• To express an action actually going on at the time started.
  • Past Continuous
    • The action was going on in the past time referred to.
  • Past Perfect
    • To denote an action which had been completed at some point in the past time, before another action commenced.
  • Past Perfect Continuous
    • Shows that the action had begun prior to the past time being referred to.
  • Simple Future
    • Denotes an action that will take place in the future.
  • Future Continuous
    • Denotes an action going on at some point in the future.
  • Future Perfect
    • Denotes that an action will be completed at some point of time in the future.
  • Future Perfect Continuous
    • Shows that the action, whether finished or unfinished, has been in progress in some time.
  • Exercise
    • 106 -- 109
  • The future tense of intention
    • Going to is used to indicate:
    • Intention
    • What is considered likely or probable.
    • Future time when there is no reference to external conditions or circumstances.
  • Tenses in conditional
    • Open condition
    • A condition which may or may not be fulfilled.
    • If I have time, I shall visit the zoo.
    • Rejected Condition
    • A condition which might have been fulfilled but is not.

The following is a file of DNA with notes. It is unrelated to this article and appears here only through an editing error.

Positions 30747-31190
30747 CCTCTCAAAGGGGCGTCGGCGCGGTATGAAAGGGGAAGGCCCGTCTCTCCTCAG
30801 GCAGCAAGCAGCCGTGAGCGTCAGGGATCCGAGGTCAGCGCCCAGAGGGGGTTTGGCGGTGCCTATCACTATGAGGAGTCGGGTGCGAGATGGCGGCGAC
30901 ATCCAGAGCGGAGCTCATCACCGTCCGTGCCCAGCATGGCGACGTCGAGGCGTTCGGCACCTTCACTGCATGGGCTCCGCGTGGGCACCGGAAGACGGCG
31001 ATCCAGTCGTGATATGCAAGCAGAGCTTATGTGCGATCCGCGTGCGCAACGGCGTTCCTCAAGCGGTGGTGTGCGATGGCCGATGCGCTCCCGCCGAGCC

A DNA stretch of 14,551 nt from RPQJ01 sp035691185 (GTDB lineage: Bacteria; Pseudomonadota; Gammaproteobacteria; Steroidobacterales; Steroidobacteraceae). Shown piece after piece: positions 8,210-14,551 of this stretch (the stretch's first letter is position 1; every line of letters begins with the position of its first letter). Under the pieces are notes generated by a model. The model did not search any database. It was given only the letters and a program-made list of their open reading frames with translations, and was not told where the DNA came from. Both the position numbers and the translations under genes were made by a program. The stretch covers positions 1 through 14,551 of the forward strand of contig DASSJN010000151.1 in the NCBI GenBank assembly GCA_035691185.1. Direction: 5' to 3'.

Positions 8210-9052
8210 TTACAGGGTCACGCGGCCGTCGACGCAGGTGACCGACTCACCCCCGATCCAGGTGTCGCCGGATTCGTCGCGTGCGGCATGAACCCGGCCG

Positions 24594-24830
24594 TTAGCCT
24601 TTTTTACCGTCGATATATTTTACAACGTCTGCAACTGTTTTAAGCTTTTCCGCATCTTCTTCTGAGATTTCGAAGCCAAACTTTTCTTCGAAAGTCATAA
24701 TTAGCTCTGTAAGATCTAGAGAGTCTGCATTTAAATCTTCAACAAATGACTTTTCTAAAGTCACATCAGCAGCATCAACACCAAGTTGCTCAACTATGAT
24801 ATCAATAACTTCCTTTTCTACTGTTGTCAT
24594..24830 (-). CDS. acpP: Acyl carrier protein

• If I had time. I should visit the zoo.
    • Imaginary condition
    • One which could not be true.
    • If you were a bird, you would fly.
    • Conditions
    • Inversion of subject and finite verb.
    • Were I alone, I should be afraid to go.
    • Had I known, I should never have gone there.
  • Exercise
    • Pages 114 - 115
  • One adjective for Several words
    • It is possible to use a single adjective instead of a group of words or an adjective phrase.
  • Exercise
    • Pages 116 -117
  • Similes and Idioms
    • A comparison of one person or thing with another is called a simile.
  • Exercise
    • Pages 118 -120
  • Degrees of Comparison
    • Other after positives and comparatives.
    • Other is wrong after superlatives.
  • Exercise
    • Pages 122 - 124
  • Word puzzles
    • Exercise 125 - 126
  • Relative Pronoun
    • The pronouns who, whom, which, that which join two sentences and relate or refer to nouns which have gone before are called relative pronouns.
    • The noun to which a relative pronoun relates or refers is called its antecedent.
    • Exercise
    • 127 -- 130
  • Absurd Sentences
    • Exercise
    • Pages 131 - 132
  • Using Adverbs
    • Exercise
    • Pages 133 - 135
  • Preposition
    • Exercise 136 - 137
  • Ridiculous!
    • Exercise
    • Page 139 - 140